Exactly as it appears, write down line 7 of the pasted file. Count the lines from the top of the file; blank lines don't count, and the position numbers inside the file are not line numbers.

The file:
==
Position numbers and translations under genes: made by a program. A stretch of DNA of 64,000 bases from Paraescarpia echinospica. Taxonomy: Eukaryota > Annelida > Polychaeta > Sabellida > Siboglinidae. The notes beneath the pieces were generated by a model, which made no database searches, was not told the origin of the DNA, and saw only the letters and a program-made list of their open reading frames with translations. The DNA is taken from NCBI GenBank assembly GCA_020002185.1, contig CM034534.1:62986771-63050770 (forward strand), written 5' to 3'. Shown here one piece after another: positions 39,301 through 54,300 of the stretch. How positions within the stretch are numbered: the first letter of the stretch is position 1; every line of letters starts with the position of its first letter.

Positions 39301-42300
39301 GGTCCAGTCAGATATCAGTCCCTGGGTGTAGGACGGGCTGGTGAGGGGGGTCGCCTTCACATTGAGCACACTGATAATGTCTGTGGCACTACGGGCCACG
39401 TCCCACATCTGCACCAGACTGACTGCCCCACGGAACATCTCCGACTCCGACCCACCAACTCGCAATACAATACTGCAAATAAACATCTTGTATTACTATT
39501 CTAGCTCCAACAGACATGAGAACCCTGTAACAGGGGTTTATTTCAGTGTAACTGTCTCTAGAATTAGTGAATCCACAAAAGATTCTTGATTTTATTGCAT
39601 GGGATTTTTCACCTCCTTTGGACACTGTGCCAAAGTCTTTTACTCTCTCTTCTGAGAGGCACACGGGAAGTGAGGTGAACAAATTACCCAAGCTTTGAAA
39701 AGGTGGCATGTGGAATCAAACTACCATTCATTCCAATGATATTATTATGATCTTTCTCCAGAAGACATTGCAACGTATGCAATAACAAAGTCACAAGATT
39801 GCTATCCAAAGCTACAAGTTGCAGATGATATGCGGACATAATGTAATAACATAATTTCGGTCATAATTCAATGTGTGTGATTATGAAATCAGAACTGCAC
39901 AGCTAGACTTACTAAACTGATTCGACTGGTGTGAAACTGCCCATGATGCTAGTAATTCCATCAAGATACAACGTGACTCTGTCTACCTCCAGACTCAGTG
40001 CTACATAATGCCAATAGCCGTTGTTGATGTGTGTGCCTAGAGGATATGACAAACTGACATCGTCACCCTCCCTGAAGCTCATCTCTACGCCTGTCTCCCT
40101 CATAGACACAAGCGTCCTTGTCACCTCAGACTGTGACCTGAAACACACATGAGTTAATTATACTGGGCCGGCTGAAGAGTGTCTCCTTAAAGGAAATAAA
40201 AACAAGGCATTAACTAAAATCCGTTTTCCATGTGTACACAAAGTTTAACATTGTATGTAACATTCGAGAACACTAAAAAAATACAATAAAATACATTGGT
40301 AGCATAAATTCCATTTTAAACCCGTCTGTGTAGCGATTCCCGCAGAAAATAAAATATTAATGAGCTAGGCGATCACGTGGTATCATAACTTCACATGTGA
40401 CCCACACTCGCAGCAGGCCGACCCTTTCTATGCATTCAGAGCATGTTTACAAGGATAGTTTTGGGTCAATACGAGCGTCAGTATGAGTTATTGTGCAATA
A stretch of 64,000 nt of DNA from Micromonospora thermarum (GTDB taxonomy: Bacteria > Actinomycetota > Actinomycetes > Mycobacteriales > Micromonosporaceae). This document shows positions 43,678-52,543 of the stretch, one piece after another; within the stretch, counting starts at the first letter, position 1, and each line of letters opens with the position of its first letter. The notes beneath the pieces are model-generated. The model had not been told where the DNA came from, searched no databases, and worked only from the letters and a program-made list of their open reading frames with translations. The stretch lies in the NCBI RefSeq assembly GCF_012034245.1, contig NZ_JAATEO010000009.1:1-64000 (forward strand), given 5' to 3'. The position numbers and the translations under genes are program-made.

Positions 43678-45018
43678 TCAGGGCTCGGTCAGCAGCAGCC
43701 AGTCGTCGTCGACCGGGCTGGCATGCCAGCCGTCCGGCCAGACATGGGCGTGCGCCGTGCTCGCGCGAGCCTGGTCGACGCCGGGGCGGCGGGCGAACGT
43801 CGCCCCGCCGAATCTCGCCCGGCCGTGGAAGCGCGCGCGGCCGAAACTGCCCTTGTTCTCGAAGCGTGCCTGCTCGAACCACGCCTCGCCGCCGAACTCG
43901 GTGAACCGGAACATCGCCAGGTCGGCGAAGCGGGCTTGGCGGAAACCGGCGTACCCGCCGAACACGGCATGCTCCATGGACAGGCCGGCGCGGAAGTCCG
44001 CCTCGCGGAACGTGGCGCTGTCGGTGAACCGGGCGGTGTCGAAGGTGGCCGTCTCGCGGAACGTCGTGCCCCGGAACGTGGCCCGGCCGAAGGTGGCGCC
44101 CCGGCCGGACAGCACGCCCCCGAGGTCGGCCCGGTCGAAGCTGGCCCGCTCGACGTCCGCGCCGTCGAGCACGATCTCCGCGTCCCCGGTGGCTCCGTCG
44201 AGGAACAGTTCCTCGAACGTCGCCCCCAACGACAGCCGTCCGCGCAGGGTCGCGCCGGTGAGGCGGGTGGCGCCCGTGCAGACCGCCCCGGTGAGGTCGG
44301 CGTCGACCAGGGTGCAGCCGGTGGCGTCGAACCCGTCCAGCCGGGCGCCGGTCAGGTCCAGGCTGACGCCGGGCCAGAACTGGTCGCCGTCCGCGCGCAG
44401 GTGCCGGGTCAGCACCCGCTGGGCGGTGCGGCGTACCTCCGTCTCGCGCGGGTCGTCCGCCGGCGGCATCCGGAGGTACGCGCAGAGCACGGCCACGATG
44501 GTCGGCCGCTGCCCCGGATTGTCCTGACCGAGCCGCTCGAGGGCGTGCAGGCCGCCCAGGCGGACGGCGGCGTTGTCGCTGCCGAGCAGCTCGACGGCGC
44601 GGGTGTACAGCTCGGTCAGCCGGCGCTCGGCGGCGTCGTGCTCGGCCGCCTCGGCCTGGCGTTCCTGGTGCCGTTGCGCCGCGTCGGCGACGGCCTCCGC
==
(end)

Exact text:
39701 AGGTGGCATGTGGAATCAAACTACCATTCATTCCAATGATATTATTATGATCTTTCTCCAGAAGACATTGCAACGTATGCAATAACAAAGTCACAAGATT